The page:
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Seven children abandoned in Vietnam’s mountainous hamlet

Seven children abandoned in Vietnam’s mountainous hamlet

Tuesday, July 22, 2014, 21:31 GMT+7

For over a year, six orphans have lived on the meager income of their 14-year-old brother, who collects tree sap in the forest to barter for rice and fish.

The children of the ethnic minority people Raglai have been abandoned by their father and left to live in a small hut in the hilly hamlet Ta Noi in Ma Noi Commune, Ninh Son District, Ninh Thuan Province in the central region of Vietnam.

Their father is an alcoholic and often assaulted his wife and children in fits of jealousy. Suffering the abuse for many years, the mother committed suicide over a year ago.

Immediately after her funeral, the father abandoned his children and only returned to visit them a couple of times over the past months.

Crying for their mother

The Ta Noi forest is pitch black at 7:00 pm except for a small hut lit by a yellow light from an oil lamp. It is the home of six Raglai brothers and sisters, the eldest a 14-year-old boy named Play Bao.

About three months ago, Play Thi Thon, the eldest girl at 16, told Bao that she could not stand their situation and left to live alone in her own hut, leaving her six younger siblings to live in the forest.

At night, the children lie in two small beds.

“Sa toan a hoay,” the young sister Play Thi Hong whimpers in her native language, which means ‘I miss Mom.’

Bao responded, “Nao pi,” or “Let’s sleep.” The other children, Play Thi Hao, Play Dao, Play Thi Tit, and Play Chung lay silent.

Before falling asleep, Bao turned to his sister Hao, 12, to say, “remember to collect firewood tomorrow.”

The following morning, Hao carried two buckets of water from a nearby stream to pour into a big pot. Her young siblings Hong, Dao, Tit, and Chung rushed to scoop water out to quench their thirst.

Teacher Pi Nang He of the local primary school guided Tuoi Tre (Youth) newspaper journalists to cross Giang De Stream and four other streams and walk ten kilometers on rugged paths before arriving at the home of the children, located in a corner of a hill above a wide forest.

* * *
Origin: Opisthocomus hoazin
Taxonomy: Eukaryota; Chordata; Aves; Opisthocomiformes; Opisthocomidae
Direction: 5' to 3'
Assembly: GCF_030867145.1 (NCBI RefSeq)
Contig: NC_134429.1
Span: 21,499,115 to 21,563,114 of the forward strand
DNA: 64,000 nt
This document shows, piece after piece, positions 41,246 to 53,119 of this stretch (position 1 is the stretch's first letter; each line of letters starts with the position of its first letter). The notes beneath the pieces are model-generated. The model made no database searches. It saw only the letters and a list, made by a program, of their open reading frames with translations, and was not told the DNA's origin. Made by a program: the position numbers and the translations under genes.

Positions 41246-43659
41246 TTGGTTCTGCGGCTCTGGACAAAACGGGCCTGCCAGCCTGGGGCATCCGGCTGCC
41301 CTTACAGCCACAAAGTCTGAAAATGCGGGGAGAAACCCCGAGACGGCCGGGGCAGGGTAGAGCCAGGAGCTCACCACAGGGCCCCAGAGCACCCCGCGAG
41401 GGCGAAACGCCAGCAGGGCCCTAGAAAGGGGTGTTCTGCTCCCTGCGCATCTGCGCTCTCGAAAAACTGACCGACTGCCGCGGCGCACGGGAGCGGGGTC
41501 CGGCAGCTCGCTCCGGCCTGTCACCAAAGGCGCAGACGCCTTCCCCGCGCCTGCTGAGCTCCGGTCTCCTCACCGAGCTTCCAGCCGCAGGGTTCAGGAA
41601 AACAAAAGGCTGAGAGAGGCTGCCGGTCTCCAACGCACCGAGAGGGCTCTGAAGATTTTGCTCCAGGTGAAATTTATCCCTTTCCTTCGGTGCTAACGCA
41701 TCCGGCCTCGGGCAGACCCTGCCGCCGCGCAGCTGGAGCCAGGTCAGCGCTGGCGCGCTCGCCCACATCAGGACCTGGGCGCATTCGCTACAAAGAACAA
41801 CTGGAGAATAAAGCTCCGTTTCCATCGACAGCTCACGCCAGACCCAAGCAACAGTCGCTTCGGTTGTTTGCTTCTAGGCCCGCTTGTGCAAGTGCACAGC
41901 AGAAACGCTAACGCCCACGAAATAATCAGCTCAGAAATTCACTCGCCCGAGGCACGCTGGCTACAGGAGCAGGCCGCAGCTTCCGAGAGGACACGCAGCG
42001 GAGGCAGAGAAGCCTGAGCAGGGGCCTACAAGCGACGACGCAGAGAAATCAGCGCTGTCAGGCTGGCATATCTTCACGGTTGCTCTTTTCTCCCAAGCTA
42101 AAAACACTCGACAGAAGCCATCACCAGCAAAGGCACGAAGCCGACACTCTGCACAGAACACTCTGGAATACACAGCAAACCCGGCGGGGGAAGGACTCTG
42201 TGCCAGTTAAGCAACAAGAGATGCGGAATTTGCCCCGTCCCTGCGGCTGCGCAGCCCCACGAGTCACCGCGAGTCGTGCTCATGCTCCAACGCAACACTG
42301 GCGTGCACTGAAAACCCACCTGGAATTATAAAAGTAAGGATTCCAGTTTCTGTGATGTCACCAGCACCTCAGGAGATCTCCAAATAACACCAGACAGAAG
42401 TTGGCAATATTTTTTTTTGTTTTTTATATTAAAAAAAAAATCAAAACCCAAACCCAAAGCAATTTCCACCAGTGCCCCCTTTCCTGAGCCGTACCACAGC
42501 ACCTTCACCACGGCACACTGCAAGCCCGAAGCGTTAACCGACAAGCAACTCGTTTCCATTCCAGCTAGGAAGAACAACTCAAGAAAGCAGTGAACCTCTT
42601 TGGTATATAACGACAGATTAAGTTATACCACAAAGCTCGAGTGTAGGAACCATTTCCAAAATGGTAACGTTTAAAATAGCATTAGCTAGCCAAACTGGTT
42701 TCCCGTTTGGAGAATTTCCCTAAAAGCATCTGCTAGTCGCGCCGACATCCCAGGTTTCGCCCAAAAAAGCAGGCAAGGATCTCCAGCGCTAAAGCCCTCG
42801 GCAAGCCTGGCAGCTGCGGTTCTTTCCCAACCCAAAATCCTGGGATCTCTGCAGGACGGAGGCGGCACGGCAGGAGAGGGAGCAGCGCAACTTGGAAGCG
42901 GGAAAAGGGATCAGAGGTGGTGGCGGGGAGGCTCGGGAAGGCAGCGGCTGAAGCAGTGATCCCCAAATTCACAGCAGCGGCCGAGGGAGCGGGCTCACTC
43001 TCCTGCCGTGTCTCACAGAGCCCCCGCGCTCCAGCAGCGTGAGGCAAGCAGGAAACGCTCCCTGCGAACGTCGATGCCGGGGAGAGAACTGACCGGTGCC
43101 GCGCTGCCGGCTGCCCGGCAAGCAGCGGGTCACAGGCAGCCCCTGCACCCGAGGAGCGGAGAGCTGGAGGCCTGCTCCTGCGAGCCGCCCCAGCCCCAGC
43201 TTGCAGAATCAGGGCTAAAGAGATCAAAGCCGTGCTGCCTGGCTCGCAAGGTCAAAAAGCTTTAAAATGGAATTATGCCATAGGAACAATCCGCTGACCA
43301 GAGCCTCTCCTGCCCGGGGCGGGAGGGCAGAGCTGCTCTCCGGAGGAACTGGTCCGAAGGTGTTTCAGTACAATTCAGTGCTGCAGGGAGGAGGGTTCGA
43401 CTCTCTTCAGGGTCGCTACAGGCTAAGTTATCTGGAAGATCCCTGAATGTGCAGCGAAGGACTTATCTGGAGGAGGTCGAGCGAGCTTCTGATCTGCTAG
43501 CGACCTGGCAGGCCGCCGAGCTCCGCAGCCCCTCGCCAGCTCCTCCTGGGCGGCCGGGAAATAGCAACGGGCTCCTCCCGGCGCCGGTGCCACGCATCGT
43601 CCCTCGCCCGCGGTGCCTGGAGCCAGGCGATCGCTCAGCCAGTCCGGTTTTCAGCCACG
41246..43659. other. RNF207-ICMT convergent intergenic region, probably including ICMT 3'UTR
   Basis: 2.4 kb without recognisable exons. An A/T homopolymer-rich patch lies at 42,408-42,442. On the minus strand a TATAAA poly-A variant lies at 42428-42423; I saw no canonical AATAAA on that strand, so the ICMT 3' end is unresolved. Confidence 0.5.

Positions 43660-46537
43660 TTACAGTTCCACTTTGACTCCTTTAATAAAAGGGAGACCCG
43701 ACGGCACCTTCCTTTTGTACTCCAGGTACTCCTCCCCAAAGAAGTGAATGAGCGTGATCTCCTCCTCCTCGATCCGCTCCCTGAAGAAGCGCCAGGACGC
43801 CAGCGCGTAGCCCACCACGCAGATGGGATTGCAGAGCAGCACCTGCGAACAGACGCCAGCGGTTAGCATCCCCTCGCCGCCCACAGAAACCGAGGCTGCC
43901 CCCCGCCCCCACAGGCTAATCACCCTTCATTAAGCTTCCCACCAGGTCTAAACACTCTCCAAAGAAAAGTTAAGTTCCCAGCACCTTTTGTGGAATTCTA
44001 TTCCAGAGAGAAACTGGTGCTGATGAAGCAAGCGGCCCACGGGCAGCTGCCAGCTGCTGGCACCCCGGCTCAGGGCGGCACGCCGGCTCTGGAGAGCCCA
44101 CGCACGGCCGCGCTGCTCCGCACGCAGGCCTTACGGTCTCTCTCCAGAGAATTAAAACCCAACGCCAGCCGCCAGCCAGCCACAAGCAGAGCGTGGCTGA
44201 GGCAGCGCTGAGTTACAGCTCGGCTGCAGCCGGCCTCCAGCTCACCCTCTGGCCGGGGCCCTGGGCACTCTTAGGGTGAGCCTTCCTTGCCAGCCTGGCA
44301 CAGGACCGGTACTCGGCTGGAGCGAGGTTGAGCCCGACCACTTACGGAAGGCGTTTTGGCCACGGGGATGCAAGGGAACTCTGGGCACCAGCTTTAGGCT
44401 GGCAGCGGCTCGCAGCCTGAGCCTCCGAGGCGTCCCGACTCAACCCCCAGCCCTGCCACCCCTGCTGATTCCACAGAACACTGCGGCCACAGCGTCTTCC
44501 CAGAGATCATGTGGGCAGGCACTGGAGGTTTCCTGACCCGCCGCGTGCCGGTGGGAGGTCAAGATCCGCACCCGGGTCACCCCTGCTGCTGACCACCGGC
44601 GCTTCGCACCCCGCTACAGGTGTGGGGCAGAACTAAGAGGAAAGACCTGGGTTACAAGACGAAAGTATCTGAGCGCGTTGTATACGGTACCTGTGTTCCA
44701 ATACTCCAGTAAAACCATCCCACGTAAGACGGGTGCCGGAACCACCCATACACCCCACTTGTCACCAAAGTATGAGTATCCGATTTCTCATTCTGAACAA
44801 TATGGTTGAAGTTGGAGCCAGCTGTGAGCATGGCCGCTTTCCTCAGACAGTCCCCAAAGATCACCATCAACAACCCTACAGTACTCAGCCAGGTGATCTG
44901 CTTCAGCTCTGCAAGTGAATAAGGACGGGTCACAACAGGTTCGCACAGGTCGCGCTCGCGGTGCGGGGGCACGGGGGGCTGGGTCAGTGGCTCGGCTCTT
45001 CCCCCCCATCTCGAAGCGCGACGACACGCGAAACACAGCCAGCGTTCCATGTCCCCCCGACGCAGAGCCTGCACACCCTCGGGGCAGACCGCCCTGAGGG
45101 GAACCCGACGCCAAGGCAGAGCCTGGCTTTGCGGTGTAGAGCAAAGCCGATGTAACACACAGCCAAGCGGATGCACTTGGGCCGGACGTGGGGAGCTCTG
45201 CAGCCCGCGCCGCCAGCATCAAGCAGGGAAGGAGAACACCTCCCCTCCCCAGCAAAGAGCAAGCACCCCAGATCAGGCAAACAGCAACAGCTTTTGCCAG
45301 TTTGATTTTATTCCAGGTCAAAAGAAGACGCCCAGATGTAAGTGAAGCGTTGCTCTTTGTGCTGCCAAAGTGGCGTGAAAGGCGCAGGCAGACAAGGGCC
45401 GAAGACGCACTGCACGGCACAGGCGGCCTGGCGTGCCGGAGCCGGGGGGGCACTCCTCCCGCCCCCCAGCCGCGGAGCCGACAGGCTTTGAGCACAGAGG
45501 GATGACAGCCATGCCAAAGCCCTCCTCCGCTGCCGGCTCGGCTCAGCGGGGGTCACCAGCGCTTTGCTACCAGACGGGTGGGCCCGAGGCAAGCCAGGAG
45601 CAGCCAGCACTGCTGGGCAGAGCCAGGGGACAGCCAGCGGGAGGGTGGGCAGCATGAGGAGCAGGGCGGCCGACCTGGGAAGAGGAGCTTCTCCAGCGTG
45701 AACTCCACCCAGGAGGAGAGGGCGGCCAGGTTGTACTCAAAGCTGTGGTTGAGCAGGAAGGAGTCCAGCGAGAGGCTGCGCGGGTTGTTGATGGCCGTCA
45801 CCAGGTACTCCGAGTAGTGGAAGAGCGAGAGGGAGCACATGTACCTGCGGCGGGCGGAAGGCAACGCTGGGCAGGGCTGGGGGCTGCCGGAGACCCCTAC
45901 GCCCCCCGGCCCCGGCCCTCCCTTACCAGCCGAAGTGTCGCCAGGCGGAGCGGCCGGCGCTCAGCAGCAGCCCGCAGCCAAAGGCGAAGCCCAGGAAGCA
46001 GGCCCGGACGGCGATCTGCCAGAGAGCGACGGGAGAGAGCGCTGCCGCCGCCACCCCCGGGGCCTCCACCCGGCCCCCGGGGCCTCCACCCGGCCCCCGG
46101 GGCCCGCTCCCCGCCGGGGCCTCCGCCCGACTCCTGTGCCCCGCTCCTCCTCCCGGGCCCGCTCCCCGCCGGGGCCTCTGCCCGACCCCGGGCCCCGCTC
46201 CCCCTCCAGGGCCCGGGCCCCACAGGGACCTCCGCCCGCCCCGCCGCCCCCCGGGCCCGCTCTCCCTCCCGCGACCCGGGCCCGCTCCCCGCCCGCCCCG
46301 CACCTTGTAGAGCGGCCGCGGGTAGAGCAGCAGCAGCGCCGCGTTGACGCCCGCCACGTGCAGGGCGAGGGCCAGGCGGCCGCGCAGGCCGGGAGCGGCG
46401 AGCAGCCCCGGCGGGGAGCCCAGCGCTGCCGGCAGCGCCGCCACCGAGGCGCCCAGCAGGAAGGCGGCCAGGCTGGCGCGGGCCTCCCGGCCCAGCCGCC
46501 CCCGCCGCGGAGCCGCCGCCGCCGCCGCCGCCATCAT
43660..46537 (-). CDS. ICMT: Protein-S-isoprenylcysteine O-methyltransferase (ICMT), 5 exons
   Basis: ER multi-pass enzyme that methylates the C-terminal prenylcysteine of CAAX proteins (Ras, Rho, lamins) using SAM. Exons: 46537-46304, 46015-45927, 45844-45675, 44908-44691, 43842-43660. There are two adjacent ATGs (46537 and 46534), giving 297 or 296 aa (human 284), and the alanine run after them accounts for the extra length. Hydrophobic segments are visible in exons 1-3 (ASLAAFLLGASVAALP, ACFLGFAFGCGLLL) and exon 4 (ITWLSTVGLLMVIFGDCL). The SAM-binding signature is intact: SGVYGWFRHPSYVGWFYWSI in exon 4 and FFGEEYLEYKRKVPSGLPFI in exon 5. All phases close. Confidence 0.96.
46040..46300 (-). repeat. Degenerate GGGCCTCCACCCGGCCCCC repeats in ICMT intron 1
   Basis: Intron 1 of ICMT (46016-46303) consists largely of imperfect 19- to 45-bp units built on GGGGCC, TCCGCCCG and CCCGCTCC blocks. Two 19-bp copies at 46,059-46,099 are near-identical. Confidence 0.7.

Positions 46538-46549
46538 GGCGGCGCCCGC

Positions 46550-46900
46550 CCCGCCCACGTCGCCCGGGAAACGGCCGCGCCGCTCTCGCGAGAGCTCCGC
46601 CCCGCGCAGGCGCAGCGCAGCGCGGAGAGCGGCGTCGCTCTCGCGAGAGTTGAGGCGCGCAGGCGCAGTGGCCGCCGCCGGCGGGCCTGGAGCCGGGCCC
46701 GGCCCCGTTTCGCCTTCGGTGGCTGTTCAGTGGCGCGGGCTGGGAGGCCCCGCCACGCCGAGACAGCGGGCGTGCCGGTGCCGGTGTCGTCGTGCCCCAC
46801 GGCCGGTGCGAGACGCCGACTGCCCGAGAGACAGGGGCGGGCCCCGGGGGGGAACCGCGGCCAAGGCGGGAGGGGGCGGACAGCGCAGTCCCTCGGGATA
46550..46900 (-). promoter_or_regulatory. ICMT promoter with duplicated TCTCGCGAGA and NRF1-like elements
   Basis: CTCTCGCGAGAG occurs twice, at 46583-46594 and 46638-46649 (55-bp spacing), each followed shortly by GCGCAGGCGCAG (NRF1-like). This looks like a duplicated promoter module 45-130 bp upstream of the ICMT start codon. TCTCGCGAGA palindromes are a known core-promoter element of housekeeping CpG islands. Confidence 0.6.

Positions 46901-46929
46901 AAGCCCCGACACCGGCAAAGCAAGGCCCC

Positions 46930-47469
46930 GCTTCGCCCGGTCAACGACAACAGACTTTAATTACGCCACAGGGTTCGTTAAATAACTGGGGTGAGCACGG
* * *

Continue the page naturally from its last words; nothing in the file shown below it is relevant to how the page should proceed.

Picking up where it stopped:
Ta Noi Hamlet has only a dozen or so households.

Gesturing to Hao, the teacher said she is afraid of meeting strangers after her father cut her hair too short while drunk.

Bao said simply about his father, “He left us long ago.”

Ca Mau Hien, Party Secretary of Ma Noi Commune, admitted that the story of the family is a sad one. The mother killed herself in the middle of last year when her youngest child was one year old.

“Local authorities were concerned about the case and warned the father, but failed to prevent the tragedy,” Hien added. “The wife died. The husband abandoned his children and only visited them a couple of times in the last year. He always beats them whenever he is drunk.”

Local authorities, neighbors and the children themselves all blame the father’s ignorance for their miserable fate.

Palay Thi Quyenh, a neighbor, told Tuoi Tre, “Neighbors wanted to help the father take care of his children, but he rejected any help. When he knew someone wanted to help, he threatened to set fire to his house.

Teacher Pi Nang He recalled that one day he entered the Ta Noi forest to search for Play Bao, who had been absent for many days. He saw the father holding a whip, forcing Bao and his brother Dao, a first grader, to carry a tree trunk to the local market seven kilometers away.

The children had to cross five streams to reach the market, the teacher added.

25 U.S. cents for two meals for six children

Every two or three days, Bao wanders around the forest in search of sap from ancient trees.

“You have to look carefully because when the sap discharges from the trunk of a tree it looks like a dried branch,” Bao said of the task.

In search of sap, he must climb trees that are over 10 meters tall. Within one morning, Bao climbs 20 trees to pick sap.

Returning from the forest, he stopped at a grocery store in his hamlet to sell a kilogram of sap for VND17,000 (US$0.8).

He already had rice at home so he used every cent to buy dried fish.

“5,000 dong [25 U.S. cents] can buy ten dried fish the size of a human finger. It is good for two meals a day,” Bao said.

After dinner, Bao recalled stories of his mother.

When she drank pesticides to commit suicide, his father did not send her to the hospital but poured raw eggs into her mouth to induce vomiting. He only agreed to take her to the local hospital a week later.

But doctors failed to save her life after three weeks in the infirmary.

After his wife’s funeral, the father left, leaving the children to fend for themselves.

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